Are Christian Nelson and James Thomas Andrew McCarty being charged in a national camera-smashing ring in which officials say they live-streamed the police response and on-camera officers responding to police reports.
Both men are also being charged with other counts of making 911 calls related to school incidents, including false reports of an active shooter. Swatting is when people make bogus calls to law enforcement in order to generate a larger police response.
The United States Attorney’s Office in Los Angeles, California, announced in a press release that a grand jury indicted Nelson and McCarty during a December 19, 2022, “conspiracy to live stream swathing scene performed by doorbells across the United States.” Betrayed the police response for.”
According to the release, the doorbell ringing incidents occurred in Flat Rock, Michigan; Redding, California; Billings, Montana; Decatur, Ga.; Chesapeake, Virginia; Rosenberg, Texas; Oxnard, California; Darien, Ill.; Huntsville, Alabama; North Port, Fla.; West Covina, California; and Katy, Texas.
Nelson is from Wisconsin and McCarthy is from North Carolina.
This is what you need to know:
1. Prosecutors allege the men accessed a dozen Ring home security cameras across the United States, made fake 911 calls, then taunted police officers
The two men have been charged with “engaging in a roaming spree that, over a period of one week, gained access to a dozen Ring security cameras on doors across the country,” the man says. Department of Justice press release.
The statement said the men “made fake emergency phone calls to provoke an armed police response, then live-streamed the events on social media, sometimes taunting the responding police officers,” the police department said. Justice announced today.”
2. Nelson is currently imprisoned in Kentucky in a separate case for making terroristic threats to a local school
Christian Nelson, better known as “Chumalul,” is 21 years old and from Racine, Wisconsin, according to the Justice Department statement.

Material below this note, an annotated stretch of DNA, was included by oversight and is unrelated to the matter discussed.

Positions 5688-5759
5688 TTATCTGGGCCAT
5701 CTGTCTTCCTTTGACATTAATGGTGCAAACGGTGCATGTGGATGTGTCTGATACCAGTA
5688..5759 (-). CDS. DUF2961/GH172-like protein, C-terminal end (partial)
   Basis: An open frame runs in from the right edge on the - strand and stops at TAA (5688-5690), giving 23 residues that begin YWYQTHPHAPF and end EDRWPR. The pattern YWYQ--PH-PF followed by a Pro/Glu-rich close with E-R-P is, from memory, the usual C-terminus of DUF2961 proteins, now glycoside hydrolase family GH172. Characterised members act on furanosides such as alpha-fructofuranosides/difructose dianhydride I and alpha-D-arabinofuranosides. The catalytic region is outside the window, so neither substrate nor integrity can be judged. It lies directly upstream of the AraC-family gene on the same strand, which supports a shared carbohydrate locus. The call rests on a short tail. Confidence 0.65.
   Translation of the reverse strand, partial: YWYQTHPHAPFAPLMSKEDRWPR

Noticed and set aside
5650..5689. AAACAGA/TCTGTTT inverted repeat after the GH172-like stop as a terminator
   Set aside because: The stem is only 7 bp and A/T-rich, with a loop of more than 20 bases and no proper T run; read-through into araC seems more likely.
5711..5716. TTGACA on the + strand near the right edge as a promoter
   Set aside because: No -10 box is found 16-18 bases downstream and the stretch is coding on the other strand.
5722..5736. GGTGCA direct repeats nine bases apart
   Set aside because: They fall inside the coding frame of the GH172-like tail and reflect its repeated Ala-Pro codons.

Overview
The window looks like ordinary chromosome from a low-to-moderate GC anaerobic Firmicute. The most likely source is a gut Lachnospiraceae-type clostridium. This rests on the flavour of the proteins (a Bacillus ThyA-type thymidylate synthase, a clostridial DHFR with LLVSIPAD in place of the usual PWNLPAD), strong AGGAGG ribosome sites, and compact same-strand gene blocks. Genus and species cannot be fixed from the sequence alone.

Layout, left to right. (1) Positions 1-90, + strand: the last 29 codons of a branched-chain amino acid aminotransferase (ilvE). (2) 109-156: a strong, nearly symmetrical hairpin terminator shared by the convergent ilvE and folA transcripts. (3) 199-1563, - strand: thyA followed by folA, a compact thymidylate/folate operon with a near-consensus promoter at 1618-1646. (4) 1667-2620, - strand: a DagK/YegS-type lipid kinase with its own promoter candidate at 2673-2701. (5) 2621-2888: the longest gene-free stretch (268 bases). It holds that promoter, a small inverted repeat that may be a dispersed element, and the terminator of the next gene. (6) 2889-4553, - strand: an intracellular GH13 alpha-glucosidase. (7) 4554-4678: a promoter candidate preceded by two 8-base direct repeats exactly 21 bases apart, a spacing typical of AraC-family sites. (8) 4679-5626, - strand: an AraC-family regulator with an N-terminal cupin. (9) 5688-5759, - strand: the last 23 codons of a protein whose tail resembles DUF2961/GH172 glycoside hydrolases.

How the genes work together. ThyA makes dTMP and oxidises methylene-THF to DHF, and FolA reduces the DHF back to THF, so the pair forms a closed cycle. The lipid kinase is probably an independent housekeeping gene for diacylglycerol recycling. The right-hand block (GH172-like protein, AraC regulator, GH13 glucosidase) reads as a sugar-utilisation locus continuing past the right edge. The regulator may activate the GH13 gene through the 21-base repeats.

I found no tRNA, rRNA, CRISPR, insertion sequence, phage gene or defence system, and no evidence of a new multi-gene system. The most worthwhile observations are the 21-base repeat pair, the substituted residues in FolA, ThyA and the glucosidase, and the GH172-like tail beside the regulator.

The Justice Department statement said Nelson is “currently incarcerated in Kentucky on an unrelated matter.” According to Vine Link, Nelson has been in the Fulton County, Kentucky Detention Center since July 2022.
Fulton County Jail records say Nelson is incarcerated in Kentucky on a charge of making terroristic threats.
The Murray Ledger newspaper reported that Nelson called in “two separate threats at Murray High School” in Kentucky and was sentenced to seven years in prison. He was accused of reporting a false active shooting at a school to Police Dispatch in January 2021, which led to a police response to the school because it was false. The next day, he was accused of making phone calls with bomb threats.
The article reported that he was arrested by Kentucky authorities at his home in Racine, Wisconsin.
Calloway Circuit Judge Jamie Jemison reprimanded Nelson during his sentencing hearing.
According to Murray Ledger, “I am sure I did more foolish things in my youth, and for some I probably should have received a little more punishment.” “But it never escalated into anything like this, and that’s the difference. There are young people who make silly mistakes, but most of them are prosecuted in lower district court because they don’t appreciate the seriousness of what happened here.” Let’s measure it. This could have been a very dangerous situation, and it certainly worried a lot of people, including the people who work at this courthouse.”
In Wisconsin, Nelson has an open misdemeanor charge in 2021 for “tampering with manufacturing identification.” Nelson was released on a $400 cash bond in that case. In April 2021, the bail was forfeited and a warrant was issued when Nelson failed to appear in court, according to court records. The matter was never resolved. There is also a 2021 Wisconsin case in which his extradition to Kentucky was approved, according to court records.